During the Mugabe-era height of hyperinflation in Zimbabwe, the late ex-president decided to print higher denomination notes. In fact, the banknotes were so worthless that the country had to print 100 trillion Zimbabwean dollar notes. That note could barely pay for a loaf of bread. Millions of people were thrown into poverty. You can wake up one morning and discover that the millions of Zim dollars in your account were worthless.
In 2009, the worthless notes were abandoned. Eventually, most of the high denomination notes ended in trash cans. Zimbabwean visual artist Prudence Chimutuwah has found a way to make people look at the old banknotes in admiration rather than irritation by transforming them into gorgeous art pieces. In an interview with Reuters, she said,
“When a lot of people see the old banknotes, their reaction most of the time is anger. That is because a lot of people lost a lot of things. Some other people lost lots of money.”
The motivation behind the creative banknote arts
Prudence Chimutuwah’s works are commendable for a number of reasons. Firstly, it shows the power of art in reshaping our minds. Secondly, her works are recycling old banknotes that would have gone to landfills and increased environmental pollution. In other words, her works have a positive impact on both the people and the environment. Speaking on her goal, Prudence said,
“I am trying to bring the element of celebration. I want people to see the beauty of the old banknotes. When people look at it, I want them to have the wow feeling that will make them forget the pain that the old banknotes caused them.”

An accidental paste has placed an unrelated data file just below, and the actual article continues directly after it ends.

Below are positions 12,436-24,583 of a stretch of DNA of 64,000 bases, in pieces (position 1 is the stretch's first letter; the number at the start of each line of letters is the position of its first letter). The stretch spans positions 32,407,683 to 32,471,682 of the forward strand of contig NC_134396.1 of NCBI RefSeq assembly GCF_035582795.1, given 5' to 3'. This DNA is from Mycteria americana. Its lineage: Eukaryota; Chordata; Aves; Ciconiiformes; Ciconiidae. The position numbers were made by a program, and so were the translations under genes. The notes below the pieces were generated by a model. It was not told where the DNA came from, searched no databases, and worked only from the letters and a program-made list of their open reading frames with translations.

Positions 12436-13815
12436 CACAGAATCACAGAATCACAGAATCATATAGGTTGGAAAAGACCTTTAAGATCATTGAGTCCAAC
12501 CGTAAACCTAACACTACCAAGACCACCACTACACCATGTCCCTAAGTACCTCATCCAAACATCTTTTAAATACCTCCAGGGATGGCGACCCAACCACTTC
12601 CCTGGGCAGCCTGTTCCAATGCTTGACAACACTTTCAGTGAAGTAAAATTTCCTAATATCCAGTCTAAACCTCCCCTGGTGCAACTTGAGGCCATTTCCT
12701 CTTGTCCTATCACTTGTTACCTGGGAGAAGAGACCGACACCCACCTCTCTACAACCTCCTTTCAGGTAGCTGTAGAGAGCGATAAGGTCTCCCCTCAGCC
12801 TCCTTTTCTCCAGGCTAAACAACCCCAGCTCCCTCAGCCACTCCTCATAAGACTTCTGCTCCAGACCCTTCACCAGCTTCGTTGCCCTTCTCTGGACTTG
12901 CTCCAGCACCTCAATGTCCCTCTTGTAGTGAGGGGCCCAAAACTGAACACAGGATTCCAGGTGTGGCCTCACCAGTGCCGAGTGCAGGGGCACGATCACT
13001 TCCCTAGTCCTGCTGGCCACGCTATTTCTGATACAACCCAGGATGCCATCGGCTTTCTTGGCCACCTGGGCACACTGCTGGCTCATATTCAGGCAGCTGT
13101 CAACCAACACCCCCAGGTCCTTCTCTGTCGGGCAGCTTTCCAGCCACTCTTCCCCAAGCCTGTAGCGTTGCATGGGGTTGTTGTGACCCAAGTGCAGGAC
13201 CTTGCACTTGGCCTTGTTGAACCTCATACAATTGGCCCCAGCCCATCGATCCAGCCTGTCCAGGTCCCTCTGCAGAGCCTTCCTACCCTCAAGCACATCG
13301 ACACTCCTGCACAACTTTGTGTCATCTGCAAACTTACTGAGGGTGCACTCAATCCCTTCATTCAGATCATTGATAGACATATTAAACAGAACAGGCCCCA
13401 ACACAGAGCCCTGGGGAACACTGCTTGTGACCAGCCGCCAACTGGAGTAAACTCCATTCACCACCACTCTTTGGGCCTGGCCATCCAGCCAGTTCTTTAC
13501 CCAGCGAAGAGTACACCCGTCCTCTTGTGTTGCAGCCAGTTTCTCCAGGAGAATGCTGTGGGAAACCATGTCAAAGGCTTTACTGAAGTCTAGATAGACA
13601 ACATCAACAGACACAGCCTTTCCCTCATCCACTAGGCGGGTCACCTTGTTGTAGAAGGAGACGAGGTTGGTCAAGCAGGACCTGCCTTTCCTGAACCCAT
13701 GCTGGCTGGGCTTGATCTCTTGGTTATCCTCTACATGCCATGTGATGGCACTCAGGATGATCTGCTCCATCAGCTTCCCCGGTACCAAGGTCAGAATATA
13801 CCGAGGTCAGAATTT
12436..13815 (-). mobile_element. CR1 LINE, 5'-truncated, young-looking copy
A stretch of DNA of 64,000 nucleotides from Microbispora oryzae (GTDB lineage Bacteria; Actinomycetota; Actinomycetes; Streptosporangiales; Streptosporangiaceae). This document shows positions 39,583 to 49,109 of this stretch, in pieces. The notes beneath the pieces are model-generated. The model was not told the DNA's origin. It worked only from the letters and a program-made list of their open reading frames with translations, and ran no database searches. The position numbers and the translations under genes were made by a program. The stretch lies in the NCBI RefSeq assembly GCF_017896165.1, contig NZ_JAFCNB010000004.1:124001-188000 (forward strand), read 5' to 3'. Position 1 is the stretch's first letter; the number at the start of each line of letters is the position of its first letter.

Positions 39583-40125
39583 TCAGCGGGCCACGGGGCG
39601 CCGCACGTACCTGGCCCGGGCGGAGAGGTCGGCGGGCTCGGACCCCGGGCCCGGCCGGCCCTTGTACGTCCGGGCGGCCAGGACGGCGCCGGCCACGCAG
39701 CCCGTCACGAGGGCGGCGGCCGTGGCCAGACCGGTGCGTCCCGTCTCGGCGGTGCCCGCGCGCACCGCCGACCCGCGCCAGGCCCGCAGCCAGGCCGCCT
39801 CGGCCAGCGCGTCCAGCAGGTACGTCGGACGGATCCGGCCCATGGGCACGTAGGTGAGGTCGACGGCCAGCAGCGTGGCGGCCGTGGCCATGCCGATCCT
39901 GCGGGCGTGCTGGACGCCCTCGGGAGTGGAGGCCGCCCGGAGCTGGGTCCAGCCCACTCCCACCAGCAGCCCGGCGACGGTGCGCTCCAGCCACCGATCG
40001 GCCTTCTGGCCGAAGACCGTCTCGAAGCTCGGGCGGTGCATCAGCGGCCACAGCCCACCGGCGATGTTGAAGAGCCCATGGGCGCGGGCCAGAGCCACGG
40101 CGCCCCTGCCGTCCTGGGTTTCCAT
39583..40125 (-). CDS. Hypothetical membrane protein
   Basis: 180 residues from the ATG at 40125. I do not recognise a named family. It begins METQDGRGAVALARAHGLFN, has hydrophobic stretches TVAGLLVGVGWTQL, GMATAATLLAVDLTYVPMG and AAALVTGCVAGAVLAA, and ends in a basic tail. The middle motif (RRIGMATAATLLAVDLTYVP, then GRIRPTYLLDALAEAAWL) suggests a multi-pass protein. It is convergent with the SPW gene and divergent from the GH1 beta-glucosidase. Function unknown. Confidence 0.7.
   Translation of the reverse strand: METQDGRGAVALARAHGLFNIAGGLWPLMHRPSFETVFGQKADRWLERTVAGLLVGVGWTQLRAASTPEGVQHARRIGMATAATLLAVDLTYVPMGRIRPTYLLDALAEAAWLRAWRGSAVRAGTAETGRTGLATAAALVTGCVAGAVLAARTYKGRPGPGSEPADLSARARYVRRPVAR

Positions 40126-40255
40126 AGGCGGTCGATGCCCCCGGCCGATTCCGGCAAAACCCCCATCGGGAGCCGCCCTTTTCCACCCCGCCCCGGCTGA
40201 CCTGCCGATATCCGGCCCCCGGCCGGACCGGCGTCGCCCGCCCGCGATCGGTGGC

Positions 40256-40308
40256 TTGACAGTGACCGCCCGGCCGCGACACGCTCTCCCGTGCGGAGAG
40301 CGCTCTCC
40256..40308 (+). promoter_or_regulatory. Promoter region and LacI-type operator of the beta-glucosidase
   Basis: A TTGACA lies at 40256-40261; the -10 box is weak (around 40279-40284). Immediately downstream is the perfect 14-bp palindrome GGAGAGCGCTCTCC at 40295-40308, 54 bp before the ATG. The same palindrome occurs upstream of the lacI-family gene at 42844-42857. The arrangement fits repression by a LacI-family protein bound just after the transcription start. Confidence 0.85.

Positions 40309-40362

The deeper meaning of Prudence Chimutuwah’s portraits
The visual artist uses her portraits to highlight the daily struggles of women. Some of her paintings show the struggles of women during the last days of the 2009 hyperinflation. From cooking to dancing or doing other domestic work, Prudence’s paintings often have the old banknotes stuck on the background or form part of the image.
Most of her images are in blue. According to Prudence Chimutuwah, this is a “symbol of strength and dominance”. She explains that if you meet a blue person, you must go closer to see what is happening. One of her portraits is a woman in chains. It was embellished with pieces of 1,000 and 50 billion Zimbabwe dollar notes. Reacting to the banknote art exhibition, art enthusiast Valarie Musaka said,
“During this era, it is amazing to know and see that people are still thinking outside the box. They still have a positive vibe about this whole thing (the pandemic). That is what has really caught my eyes and it is amazing.”
For Prudence Chimutuwah, the exhibition allowed her to show how the pandemic affected artists too. Her exhibition made headlines on international media including Aljazeera English. Obviously, an individual can spark a far-reaching change. You can be that individual too.